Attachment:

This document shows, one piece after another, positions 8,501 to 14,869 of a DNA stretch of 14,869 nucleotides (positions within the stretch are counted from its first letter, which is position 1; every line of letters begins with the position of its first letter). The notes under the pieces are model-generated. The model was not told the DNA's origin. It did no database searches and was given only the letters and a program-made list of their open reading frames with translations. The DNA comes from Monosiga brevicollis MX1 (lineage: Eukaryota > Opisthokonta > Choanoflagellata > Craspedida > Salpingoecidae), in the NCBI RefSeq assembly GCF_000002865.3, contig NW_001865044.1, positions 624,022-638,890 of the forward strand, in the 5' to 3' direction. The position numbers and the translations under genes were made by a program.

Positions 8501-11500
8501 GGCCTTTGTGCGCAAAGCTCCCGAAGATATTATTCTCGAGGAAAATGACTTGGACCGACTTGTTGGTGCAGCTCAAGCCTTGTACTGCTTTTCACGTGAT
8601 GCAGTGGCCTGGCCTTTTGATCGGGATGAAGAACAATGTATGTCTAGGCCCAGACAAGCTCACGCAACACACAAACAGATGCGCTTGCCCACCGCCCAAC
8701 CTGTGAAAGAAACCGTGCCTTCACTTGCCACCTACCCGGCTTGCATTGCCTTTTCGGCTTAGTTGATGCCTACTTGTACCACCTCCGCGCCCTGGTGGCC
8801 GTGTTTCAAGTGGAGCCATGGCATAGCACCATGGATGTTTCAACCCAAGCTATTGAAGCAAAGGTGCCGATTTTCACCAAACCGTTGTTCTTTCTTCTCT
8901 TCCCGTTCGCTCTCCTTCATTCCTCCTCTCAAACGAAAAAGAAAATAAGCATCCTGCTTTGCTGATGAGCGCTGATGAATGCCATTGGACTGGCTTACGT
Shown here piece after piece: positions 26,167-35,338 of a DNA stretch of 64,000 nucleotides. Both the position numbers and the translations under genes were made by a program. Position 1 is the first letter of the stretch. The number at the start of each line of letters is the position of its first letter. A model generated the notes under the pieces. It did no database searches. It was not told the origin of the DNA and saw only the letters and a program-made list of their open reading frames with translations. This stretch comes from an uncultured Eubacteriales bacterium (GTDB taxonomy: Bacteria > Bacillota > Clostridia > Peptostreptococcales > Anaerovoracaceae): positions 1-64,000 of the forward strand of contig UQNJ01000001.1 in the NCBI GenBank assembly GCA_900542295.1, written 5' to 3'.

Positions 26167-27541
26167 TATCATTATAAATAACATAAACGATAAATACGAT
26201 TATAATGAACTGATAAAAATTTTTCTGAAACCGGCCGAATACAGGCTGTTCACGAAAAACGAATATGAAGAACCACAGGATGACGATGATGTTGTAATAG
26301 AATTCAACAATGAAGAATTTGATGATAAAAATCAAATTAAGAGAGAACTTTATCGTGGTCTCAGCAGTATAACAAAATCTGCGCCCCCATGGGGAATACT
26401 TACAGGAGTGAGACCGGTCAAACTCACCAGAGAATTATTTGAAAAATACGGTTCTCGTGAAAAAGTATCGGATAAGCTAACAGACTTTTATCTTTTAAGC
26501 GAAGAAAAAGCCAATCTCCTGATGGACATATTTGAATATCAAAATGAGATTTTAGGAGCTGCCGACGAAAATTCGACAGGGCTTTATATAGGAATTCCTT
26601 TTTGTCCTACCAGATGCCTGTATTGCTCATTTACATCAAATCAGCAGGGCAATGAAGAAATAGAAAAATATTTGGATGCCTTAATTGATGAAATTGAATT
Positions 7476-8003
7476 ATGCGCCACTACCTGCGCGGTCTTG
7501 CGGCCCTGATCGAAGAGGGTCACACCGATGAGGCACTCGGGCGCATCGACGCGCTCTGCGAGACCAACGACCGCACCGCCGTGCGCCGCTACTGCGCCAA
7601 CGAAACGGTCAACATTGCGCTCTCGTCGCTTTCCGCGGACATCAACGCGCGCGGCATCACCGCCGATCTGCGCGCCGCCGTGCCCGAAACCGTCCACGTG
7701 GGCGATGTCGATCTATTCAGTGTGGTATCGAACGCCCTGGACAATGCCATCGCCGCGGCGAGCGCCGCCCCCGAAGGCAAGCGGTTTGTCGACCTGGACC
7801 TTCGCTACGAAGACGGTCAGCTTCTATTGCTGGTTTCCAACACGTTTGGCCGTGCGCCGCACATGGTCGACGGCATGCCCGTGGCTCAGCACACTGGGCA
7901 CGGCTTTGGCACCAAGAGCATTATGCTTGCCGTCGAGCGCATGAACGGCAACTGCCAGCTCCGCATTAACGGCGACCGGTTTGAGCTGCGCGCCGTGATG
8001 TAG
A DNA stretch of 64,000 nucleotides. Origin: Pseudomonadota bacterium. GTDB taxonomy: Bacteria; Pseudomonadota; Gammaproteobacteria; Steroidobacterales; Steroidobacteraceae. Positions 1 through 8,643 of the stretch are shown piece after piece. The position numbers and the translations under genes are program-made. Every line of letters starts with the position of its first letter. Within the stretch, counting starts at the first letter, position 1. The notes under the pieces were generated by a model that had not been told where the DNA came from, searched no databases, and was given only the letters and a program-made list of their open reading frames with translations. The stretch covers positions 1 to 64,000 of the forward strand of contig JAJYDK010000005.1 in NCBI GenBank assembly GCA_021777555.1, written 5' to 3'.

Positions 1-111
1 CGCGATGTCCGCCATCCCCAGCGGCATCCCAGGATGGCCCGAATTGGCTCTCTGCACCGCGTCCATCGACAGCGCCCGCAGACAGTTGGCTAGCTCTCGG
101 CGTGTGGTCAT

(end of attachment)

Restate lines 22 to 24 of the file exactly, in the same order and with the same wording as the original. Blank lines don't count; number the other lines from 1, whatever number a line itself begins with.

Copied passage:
7901 CGGCTTTGGCACCAAGAGCATTATGCTTGCCGTCGAGCGCATGAACGGCAACTGCCAGCTCCGCATTAACGGCGACCGGTTTGAGCTGCGCGCCGTGATG
8001 TAG
A DNA stretch of 64,000 nucleotides. Origin: Pseudomonadota bacterium. GTDB taxonomy: Bacteria; Pseudomonadota; Gammaproteobacteria; Steroidobacterales; Steroidobacteraceae. Positions 1 through 8,643 of the stretch are shown piece after piece. The position numbers and the translations under genes are program-made. Every line of letters starts with the position of its first letter. Within the stretch, counting starts at the first letter, position 1. The notes under the pieces were generated by a model that had not been told where the DNA came from, searched no databases, and was given only the letters and a program-made list of their open reading frames with translations. The stretch covers positions 1 to 64,000 of the forward strand of contig JAJYDK010000005.1 in NCBI GenBank assembly GCA_021777555.1, written 5' to 3'.